In my Duke University Army ROTC class in 1985, I received a copy of a book titled The Defense of Duffer’s Drift written in 1903 by a Major General Sir Ernest Dunlop Swinton of the British Army. In this book, the main character has five dreams where he gets the defense of a key drift wrong during the Boer War until a sixth dream when he gets it right. The reason my instructors gave us this book is its artful way of making the point that the differences between winning and losing are subtle – often found in details that we realize only after it is too late.
The Defense of the Mieza HChip is a modern interpretation of Swinton’s story set in the high stakes and highly competitive Silicon Valley and built around the defense of intellectual property for a “cognitive algorithm” artificial intelligence device. HChip stands for “Horse Chip,” and the HChip device gives an automobile or other operator device the ability to override user error in much the same way that a horse would refuse a rider’s command to leap off a cliff.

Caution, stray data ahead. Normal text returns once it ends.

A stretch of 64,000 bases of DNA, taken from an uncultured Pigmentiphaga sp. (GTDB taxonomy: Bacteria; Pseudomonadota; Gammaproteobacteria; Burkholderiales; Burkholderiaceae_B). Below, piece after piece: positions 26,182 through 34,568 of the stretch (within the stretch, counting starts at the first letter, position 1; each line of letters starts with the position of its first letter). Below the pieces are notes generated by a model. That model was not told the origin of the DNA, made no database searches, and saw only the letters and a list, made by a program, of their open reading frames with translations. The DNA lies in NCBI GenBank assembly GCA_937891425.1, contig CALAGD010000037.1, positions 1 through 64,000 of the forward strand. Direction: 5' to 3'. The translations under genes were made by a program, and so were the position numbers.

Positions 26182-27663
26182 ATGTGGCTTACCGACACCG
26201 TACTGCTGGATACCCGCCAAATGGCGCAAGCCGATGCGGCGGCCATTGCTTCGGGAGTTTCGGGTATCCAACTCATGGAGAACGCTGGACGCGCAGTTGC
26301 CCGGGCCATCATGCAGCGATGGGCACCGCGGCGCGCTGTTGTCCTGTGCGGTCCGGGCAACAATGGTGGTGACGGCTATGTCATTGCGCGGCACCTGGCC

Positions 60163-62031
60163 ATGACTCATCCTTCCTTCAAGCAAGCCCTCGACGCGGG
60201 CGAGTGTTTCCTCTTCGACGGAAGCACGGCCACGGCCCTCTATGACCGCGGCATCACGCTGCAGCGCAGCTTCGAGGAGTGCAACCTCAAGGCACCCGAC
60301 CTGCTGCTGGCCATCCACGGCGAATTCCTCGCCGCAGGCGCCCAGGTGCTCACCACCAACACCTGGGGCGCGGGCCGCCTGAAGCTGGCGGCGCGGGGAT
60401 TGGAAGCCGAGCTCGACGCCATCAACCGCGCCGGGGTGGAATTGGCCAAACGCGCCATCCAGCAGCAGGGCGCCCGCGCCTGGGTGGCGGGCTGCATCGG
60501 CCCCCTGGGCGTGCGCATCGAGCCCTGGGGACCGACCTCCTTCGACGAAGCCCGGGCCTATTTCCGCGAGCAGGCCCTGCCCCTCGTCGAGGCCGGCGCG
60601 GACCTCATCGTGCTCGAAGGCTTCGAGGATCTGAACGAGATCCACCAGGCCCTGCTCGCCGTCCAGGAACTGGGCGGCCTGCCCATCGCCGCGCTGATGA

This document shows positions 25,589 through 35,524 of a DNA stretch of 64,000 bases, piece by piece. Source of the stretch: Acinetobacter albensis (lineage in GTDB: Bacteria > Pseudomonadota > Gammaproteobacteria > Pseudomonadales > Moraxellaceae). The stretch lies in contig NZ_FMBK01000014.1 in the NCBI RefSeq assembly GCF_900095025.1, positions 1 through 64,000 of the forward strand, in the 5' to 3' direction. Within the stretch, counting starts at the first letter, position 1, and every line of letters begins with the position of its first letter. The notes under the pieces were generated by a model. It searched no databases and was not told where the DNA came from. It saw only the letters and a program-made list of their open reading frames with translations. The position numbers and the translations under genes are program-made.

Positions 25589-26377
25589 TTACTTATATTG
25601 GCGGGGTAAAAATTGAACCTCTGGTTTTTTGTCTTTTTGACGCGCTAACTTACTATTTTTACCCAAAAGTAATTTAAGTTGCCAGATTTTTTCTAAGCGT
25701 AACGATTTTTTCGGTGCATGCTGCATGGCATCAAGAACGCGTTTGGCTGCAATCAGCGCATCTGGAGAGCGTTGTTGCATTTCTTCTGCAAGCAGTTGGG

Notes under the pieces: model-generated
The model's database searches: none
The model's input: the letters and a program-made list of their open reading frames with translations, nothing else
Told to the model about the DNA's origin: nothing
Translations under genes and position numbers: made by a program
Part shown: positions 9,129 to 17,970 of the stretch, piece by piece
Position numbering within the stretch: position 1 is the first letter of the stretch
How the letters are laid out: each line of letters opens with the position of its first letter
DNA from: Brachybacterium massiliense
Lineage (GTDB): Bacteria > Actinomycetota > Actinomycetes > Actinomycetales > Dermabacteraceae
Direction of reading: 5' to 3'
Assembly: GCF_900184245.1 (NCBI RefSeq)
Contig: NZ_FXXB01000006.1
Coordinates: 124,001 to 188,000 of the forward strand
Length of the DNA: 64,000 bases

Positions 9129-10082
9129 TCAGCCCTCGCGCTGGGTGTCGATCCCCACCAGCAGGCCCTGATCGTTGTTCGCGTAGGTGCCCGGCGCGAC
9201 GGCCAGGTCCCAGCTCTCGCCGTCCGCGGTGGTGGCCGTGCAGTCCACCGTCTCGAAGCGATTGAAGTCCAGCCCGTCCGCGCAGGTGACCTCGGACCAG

The hero of the story, through the course of five dreams, will learn that there is a lot more to succeeding with IP than securing a good patent. Pitfalls abound with respect to customers, partners, competitors, and his internal staff. On the sixth dream, he finally gets it right.
I have built a lot of my life around this story starting in 1985. I am always asking what detail I have left out in my own endeavors. What have I missed? I don’t always get it right, but I sure do try. The Defense of the Mieza HChip reflects the thought process – anticipating failure before it happens instead of afterwards when it is too late. IP strategy in its purest form is about anticipating how the future could look and then shaping it into the future that you want.